‘No to bears’: Farmers in Spain’s Pyrenees protest against predators re-introduction

Hundreds of Spanish livestock farmers staged a protest Thursday in the Pyrenees town of Ainsa against the re-introduction of brown bears to the mountain region saying the predators are a menace to their flocks.

'No to bears': Farmers in Spain's Pyrenees protest against predators re-introduction
File photo of farmers protesting against bears in the Pyrenees. Photo: AFP

The decision to bring the endangered bears back to the region was taken “without consideration for the lives of villagers and livestock farmers,” said Felix Bariain, head of the UAG farmers union in the Navarre region of northern Spain.

“We ask that the violent bears be removed from the Pyrenees,” he told AFP.   

Media footage showed protesters carrying banners reading: “Bears, the ruin of the rural world” and “No to bears, safety for the Pyrenees”.   

They represented local farming unions and food cooperatives as well as France's main farming unions the FDSEA and Jeunes Agriculteurs (Young Farmers).   

A file photo of bears playing next to their mother at the Aran Park in the Spanish Pyrenees' village of Bossost. Photo: AFP

Shepherds and farmers have been up in arms since the government brought in two more brown bears from Slovenia last October, the latest since France began to re-populate around 20 years ago a species that had been hunted to the brink of extinction.

More than 600 sheep have been killed this year in France, mostly after plunging off cliffs while trying to flee bears.

Around 50 bears now roam the mountains that separate France and Spain, mainly in France's Ariege region, where the herders' anger is especially fierce.

Local farmers say compensation is insufficient to staunch devastating financial losses.

Authorities say 214 requests for compensation were lodged in France in the first seven months of this year, up from 167 in the same period last year, and just 53 in 2015.

Environmental activists say the animals are integral to preserving a fragile ecosystem, and are emblematic of a French government plan announced in July to shore up biodiversity, which is under threat from human activity and climate change.

READ ALSO: Spanish brown bear wanders across border into Portugal, the first in 175 years

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Police operation targets illegal water tapping in Spain

More than 130 people were arrested or placed under investigation for illegal water tapping last year, Spain’s Guardia Civil police said on Wednesday following a huge operation.

Police said most of their operations took place “in fragile and vulnerable areas such as the Doñana natural park”
Police said most of their operations took place “in fragile and vulnerable areas such as the Doñana natural park” in Andalusia. Photo: CRISTINA QUICLER / AFP

During the year-long operation, “133 people were arrested or investigated for extracting water through more than 1,533 illegal infrastructure devices”, the police’s environmental unit said in a statement.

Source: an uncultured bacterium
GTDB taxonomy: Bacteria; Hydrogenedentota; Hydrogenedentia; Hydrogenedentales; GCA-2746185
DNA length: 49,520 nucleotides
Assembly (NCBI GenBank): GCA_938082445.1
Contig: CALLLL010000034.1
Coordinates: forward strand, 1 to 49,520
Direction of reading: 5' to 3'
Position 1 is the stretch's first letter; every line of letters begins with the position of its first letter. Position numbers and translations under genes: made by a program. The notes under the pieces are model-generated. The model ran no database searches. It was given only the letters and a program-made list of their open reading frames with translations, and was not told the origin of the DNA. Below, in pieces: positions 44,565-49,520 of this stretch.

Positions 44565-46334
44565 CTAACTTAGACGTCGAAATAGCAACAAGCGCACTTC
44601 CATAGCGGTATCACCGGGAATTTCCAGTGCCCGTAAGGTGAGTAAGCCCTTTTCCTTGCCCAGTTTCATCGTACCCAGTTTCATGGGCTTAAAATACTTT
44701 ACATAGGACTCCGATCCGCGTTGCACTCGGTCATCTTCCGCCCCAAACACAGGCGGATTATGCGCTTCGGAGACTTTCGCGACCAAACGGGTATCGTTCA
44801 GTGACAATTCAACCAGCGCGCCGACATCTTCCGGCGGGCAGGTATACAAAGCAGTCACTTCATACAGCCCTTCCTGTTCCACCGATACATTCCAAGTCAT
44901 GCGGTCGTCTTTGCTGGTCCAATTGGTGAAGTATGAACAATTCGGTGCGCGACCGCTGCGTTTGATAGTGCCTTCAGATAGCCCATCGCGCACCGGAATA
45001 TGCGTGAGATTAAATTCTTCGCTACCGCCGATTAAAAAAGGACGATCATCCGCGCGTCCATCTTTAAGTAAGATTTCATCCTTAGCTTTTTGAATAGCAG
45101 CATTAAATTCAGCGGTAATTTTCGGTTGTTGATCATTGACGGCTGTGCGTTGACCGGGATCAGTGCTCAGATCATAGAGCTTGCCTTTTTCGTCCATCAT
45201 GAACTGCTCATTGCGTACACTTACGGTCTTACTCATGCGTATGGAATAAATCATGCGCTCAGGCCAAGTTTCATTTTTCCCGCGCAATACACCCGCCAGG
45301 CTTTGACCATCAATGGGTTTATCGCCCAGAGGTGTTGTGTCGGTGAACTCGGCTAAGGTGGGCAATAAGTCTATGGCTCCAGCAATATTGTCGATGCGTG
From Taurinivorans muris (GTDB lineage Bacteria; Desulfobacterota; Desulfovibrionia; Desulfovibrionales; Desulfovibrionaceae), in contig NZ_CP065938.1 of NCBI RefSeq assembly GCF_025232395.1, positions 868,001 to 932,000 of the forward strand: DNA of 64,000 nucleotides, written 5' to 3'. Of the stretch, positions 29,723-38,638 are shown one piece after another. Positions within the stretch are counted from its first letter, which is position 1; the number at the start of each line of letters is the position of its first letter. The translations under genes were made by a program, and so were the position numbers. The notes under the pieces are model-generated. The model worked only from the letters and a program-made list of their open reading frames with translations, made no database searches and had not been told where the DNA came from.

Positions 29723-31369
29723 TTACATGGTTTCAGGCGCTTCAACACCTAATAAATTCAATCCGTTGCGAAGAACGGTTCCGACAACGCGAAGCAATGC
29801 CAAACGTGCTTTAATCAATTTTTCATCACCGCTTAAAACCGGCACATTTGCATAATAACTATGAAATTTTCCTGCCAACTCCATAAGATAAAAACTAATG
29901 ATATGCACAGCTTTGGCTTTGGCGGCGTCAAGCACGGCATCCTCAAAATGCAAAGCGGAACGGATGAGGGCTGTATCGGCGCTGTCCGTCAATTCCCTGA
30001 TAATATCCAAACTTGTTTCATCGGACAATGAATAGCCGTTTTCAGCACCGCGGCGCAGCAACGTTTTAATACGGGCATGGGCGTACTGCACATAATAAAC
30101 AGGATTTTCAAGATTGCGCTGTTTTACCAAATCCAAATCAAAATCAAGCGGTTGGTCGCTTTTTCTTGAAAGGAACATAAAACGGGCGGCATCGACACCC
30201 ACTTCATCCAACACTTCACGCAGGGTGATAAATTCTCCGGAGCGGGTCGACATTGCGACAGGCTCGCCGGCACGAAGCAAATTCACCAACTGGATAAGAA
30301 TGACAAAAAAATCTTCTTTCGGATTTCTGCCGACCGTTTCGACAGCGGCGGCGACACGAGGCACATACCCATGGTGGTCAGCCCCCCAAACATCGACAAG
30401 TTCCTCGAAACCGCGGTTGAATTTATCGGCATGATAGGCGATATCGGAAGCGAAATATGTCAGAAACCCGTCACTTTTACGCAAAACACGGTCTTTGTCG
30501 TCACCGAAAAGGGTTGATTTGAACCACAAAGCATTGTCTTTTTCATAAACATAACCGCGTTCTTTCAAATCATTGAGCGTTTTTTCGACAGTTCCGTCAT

A similar operation in 2019 had targeted 107 people.

Spain is one of the European countries most at risk from the impact of drought caused by global warming, scientists say.

Water usage issues are often at the heart of heated political debates in Spain where intensive agriculture plays an important role in the economy.

Police said most of their operations took place “in fragile and vulnerable areas such as the Doñana natural park” in the southern Andalusia region, one of Europe’s largest wetlands and a Unesco World Heritage bird sanctuary.

They were also operating in “in the basins of Spain’s main rivers”.

In Doñana, police targeted 14 people and 12 companies for the illegal tapping of water for irrigation, a police spokesman said.

Ecologists regularly raise the alarm about the drying up of marshes and lagoons in the area, pointing the finger at nearby plantations, notably growing strawberries, which are irrigated by illegally-dug wells.

“The overexploitation of certain aquifers for many reasons, mainly economic, constitutes a serious threat to our environment,” the Guardia Civil said.

The European Court of Justice rapped Spain over the knuckles in June for its inaction in the face of illegal water extraction in Donana which covers more than 100,000 hectares (250,000 acres) and is home to more than 4,000 species, including the critically endangered Iberian lynx.

According to the government’s last official estimate, which dates back to 2006, there were more than half a million illegal wells in use.

But in a 2018 study, Greenpeace estimated there were twice as many, calculating that the quantity of stolen water was equivalent to that used by 118 million people — two-and-a-half times the population of Spain.

Spanish NGO SEO/Birdlife also on Wednesday raised the alarm about the “worrying” state of Spain’s wetlands.